Curtis Granderson, a 40-homer guy, is entering his walk year and very motivated. Robinson Cano is one of the best overall players in the game. If DH Travis Hafner stays healthy, good luck pitching to the middle of the Yankees order.
And so you come to the conclusion: Is there any reason to pick the Red Sox anywhere but fifth place?
While baseball people believe the Red Sox have improved their team, they are hard-pressed to answer the question of which team will finish last. You get the anti-Yankee sentiment because of the age game, and some will insist the Orioles’ season was a fluke.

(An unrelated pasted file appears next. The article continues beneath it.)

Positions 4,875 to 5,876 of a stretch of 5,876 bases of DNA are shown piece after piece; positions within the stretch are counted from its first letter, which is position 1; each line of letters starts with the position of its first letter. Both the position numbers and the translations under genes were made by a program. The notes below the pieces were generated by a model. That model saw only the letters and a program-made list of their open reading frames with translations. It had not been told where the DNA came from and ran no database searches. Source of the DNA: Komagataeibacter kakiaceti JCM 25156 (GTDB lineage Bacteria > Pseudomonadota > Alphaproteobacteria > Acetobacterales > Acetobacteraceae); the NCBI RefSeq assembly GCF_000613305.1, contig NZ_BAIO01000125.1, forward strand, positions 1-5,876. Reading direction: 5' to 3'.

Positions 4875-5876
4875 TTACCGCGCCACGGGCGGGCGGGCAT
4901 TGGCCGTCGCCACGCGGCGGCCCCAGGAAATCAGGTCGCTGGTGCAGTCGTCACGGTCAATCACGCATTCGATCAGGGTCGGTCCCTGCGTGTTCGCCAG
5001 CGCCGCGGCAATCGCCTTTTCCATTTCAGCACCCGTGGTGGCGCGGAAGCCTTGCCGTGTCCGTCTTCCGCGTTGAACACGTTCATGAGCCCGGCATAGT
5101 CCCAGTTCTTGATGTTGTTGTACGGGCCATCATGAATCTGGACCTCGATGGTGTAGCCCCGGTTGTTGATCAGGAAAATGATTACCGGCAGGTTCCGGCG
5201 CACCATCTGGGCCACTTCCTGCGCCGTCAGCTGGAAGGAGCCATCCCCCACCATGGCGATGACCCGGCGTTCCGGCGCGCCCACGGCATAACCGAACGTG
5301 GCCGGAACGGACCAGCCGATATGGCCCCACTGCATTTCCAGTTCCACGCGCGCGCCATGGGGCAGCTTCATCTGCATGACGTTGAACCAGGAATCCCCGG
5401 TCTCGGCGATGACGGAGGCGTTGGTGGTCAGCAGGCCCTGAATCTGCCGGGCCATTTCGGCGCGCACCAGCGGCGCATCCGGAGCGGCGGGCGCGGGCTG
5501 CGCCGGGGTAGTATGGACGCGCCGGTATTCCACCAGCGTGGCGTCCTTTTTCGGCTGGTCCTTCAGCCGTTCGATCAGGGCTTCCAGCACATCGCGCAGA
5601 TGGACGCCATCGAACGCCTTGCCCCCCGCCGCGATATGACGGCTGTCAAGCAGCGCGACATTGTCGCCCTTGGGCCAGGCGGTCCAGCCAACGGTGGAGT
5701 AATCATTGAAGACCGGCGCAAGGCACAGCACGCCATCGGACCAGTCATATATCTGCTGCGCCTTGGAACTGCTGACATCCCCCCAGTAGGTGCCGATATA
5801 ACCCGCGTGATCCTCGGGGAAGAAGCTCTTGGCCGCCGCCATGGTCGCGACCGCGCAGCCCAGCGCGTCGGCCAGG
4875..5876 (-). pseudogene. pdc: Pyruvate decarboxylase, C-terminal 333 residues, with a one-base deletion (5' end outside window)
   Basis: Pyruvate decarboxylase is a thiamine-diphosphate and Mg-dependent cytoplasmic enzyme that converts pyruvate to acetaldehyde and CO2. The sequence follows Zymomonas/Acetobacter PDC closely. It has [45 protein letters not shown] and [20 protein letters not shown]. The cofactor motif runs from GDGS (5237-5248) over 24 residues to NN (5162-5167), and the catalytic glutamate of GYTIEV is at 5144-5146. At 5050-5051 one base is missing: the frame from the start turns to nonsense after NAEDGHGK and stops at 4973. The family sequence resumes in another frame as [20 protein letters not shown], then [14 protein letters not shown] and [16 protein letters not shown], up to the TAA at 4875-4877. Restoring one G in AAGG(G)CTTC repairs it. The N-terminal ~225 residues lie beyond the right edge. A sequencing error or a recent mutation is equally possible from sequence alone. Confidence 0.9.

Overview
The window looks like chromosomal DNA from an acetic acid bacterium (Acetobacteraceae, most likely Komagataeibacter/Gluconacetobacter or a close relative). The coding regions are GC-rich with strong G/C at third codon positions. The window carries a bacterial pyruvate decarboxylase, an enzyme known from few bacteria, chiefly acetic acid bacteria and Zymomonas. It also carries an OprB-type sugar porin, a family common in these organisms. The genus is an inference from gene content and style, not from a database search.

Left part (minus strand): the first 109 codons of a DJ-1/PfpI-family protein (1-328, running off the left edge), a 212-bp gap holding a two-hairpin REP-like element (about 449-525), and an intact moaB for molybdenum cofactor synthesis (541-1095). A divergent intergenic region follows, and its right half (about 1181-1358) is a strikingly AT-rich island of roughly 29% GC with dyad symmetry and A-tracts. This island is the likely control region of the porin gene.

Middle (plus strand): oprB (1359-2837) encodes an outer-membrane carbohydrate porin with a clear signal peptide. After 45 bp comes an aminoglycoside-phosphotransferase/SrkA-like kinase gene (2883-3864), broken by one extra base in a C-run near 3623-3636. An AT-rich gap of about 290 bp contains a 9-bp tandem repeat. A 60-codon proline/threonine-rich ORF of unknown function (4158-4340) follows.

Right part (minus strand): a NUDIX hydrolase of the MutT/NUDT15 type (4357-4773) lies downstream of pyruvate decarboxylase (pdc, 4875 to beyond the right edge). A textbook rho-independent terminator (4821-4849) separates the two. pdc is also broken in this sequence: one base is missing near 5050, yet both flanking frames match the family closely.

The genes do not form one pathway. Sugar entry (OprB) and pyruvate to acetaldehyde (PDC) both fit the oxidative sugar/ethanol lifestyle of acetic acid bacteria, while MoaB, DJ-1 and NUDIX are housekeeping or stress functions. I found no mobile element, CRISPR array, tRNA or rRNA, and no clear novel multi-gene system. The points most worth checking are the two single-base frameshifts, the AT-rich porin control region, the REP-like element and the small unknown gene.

There is an advantage to low expectations, of course. As David Ortiz puts it, “It’s better to be the underdog.”
Las Vegas has the Sox’ over-under for wins at 79½, while PECOTA has them at 86 wins. Vegas isn’t wrong very often.
For the first time in a long time, there is really no pressure on this team. President/CEO Larry Lucchino referred to the Red Sox as “scrappy underdogs” which might be the case, though I must admit, I’ve never heard a team with a $170 million payroll described that way.
The low expectations allow them to fail and still build hope that the future is bright with Xander Bogaerts, Jackie Bradley Jr., Matt Barnes, Deven Marrero and their other good-looking young players. The Sox could trade some of their acquisitions at midseason and perhaps pick up extra draft picks.
For the team’s sake, the young players they’re protecting had better be good. They’ve been hyped as much as any crop of Red Sox youngsters in recent memory.
The worst of times appear to be over. But are better times here?
Hard to find the answers at Camp Low Expectations.